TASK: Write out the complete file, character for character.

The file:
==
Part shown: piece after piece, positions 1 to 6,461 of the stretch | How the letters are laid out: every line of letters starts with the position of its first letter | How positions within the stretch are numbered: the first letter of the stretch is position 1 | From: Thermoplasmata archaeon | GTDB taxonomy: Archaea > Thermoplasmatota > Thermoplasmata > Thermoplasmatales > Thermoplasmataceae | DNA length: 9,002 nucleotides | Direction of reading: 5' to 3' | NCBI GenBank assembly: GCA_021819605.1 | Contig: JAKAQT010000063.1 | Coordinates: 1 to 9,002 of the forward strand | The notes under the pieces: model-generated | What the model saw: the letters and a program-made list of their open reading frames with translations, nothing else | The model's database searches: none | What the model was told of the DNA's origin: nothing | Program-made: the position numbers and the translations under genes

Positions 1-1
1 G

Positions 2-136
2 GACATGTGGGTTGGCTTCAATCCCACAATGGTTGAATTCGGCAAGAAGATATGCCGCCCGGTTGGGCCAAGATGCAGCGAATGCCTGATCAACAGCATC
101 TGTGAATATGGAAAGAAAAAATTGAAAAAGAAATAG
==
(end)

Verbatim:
Part shown: piece after piece, positions 1 to 6,461 of the stretch | How the letters are laid out: every line of letters starts with the position of its first letter | How positions within the stretch are numbered: the first letter of the stretch is position 1 | From: Thermoplasmata archaeon | GTDB taxonomy: Archaea > Thermoplasmatota > Thermoplasmata > Thermoplasmatales > Thermoplasmataceae | DNA length: 9,002 nucleotides | Direction of reading: 5' to 3' | NCBI GenBank assembly: GCA_021819605.1 | Contig: JAKAQT010000063.1 | Coordinates: 1 to 9,002 of the forward strand | The notes under the pieces: model-generated | What the model saw: the letters and a program-made list of their open reading frames with translations, nothing else | The model's database searches: none | What the model was told of the DNA's origin: nothing | Program-made: the position numbers and the translations under genes

Positions 1-1
1 G

Positions 2-136
2 GACATGTGGGTTGGCTTCAATCCCACAATGGTTGAATTCGGCAAGAAGATATGCCGCCCGGTTGGGCCAAGATGCAGCGAATGCCTGATCAACAGCATC
101 TGTGAATATGGAAAGAAAAAATTGAAAAAGAAATAG